Among the most prominent features of the struggle for the legalisation of homosexuality were colourful pageants with overtly obvious homosexual themes, often hounded and broken up by the authorities. There is little doubt that the practice was a powerful contribution to the success of the endeavour to remove legal sanctions. Once homosexuality was legalised, however, the purpose for such parades ceased to exist, yet the practice not only continued but morphed into greatly celebrated, very substantial annual events in many large Western cities, such as the Gay & Lesbian Mardi Gras in Sydney. The stated justification for this phenomenon is the celebration of alternative lifestyles, the dominant “alternative” being unmistakably homosexual.
There are no examples of similar events celebrating heterosexuality, the only possible exception is, perhaps, the annual Carnival of Rio de Janeiro which, while resplendent with heterosexually provocative costumes, is actually the pageant of the city’s samba schools. In the unlikely event that a heterosexual Mardi Gras were to take place in Sydney and with a the same degree of blatantly overt sexuality as that of the gay and lesbian version, most discerning Australians would consider it cheap and vulgar. Cheering spectators notwithstanding, the Gay & Lesbian Mardi Gras deserves and attracts the same judgement, adding a further cause of resentment by heterosexuals.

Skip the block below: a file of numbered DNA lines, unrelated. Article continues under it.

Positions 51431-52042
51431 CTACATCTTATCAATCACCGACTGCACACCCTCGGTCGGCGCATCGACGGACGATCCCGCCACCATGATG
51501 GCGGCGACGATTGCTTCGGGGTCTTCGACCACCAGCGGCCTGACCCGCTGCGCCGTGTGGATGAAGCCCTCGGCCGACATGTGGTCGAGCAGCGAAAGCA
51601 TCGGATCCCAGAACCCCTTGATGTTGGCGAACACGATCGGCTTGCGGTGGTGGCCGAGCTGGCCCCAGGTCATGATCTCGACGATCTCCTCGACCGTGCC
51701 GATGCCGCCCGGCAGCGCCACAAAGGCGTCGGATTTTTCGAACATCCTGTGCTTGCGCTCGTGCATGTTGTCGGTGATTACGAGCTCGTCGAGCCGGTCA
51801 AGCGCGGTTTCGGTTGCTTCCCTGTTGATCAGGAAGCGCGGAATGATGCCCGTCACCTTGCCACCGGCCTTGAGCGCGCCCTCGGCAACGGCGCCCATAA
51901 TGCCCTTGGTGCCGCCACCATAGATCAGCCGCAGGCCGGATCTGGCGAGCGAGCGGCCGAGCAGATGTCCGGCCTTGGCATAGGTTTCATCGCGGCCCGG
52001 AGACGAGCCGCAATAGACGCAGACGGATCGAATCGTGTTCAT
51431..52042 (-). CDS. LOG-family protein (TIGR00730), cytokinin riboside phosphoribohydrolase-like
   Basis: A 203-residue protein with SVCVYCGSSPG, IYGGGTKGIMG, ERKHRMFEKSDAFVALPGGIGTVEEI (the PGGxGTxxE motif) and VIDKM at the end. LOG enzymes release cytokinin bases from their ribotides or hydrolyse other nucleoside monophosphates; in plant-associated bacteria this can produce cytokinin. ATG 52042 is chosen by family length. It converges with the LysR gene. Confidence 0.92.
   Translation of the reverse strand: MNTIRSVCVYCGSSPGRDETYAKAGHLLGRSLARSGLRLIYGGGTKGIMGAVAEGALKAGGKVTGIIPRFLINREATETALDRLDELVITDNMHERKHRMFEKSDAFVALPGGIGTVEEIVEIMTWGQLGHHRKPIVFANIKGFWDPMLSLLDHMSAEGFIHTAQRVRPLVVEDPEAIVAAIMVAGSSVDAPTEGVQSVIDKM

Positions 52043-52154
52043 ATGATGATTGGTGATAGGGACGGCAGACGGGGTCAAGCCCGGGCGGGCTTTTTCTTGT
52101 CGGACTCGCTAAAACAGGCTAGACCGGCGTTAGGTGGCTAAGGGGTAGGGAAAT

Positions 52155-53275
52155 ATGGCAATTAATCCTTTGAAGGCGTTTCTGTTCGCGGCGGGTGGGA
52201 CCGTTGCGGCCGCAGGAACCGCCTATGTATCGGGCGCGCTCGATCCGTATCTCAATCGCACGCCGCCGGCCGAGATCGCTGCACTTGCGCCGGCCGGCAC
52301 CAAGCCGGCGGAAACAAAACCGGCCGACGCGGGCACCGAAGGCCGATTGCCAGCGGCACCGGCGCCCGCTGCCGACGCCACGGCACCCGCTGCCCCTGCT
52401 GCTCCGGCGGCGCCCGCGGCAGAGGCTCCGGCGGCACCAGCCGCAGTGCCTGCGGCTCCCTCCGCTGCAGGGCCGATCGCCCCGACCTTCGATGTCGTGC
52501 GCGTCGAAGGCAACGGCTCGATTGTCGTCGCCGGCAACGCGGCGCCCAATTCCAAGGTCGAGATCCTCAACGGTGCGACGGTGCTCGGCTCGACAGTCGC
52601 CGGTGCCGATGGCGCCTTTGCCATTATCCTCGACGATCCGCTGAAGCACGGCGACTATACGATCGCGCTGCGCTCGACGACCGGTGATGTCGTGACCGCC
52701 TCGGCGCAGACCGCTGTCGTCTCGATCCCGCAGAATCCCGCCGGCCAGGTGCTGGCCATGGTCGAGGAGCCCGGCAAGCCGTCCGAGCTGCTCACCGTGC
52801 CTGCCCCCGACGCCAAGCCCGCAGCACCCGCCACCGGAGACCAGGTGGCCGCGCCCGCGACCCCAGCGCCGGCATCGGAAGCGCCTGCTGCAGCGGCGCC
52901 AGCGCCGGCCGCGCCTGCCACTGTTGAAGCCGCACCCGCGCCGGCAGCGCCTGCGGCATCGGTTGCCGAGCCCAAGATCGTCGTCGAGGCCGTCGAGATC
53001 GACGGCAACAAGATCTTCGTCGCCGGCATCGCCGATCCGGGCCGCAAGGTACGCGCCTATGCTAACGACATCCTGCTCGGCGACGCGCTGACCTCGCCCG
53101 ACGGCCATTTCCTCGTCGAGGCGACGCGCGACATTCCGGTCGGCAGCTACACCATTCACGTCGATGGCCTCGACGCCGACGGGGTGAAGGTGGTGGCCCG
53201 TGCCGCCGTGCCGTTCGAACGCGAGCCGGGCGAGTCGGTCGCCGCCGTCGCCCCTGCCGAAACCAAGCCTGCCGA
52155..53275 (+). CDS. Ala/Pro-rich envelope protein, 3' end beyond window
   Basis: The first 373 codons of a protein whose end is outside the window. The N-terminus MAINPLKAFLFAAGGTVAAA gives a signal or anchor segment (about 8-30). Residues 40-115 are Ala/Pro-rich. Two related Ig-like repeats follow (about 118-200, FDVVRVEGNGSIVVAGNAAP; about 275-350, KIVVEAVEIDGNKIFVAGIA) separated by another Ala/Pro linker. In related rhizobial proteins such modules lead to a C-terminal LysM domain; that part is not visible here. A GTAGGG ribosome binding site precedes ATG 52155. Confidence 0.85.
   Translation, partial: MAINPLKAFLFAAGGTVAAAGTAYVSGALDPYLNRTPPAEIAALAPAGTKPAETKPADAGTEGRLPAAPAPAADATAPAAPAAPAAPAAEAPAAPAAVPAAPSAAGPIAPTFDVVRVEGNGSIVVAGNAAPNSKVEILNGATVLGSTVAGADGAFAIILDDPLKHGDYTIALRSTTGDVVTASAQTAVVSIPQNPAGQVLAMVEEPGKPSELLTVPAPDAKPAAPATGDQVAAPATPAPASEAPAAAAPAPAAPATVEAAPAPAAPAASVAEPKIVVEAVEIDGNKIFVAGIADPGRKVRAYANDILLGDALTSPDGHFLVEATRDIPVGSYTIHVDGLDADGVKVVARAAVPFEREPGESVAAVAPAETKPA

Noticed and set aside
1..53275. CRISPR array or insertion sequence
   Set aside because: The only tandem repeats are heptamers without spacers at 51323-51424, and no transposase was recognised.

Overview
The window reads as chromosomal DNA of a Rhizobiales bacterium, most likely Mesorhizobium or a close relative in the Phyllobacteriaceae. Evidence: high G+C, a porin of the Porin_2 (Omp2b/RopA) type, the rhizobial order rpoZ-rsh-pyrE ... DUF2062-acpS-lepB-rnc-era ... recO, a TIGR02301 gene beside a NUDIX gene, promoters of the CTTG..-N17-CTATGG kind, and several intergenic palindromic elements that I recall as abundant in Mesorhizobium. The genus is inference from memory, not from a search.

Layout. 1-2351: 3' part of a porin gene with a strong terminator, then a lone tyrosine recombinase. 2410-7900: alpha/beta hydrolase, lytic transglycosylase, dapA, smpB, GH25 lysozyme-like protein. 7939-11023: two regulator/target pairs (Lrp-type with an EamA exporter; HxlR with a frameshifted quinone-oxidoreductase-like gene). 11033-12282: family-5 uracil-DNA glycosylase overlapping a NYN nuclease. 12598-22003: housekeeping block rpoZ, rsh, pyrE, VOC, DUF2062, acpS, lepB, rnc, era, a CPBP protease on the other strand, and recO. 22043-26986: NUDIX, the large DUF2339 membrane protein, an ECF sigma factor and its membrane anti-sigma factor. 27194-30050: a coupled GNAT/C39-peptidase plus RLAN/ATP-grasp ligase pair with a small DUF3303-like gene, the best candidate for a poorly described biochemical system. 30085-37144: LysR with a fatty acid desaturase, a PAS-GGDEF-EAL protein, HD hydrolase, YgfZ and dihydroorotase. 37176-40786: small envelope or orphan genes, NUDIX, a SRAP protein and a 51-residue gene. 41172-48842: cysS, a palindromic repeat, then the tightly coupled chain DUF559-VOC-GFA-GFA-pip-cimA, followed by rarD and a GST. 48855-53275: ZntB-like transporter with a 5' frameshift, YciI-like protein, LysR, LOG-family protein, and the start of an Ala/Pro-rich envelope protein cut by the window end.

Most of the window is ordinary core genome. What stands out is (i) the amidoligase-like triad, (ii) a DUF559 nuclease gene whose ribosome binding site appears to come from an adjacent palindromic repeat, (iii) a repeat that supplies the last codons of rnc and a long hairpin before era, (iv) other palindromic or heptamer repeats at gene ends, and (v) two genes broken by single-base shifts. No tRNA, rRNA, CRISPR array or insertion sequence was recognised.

The family, being the partnership of one man and one woman, is the vitally important basic building block of society, as it has been since the dawn of civilisation. It would seem all but absolutely certain that this arrangement came about by instinct rather than conscious design, indicated by the fact that it is also prevalent in the animal kingdom. It is obvious that the heterosexual urge to reproduce is ideally complemented by the traditional family unit, providing as it does the protection vital for young and helpless offspring. Once again, the fact that not all family unions reproduce in no way negates the validity of the principle.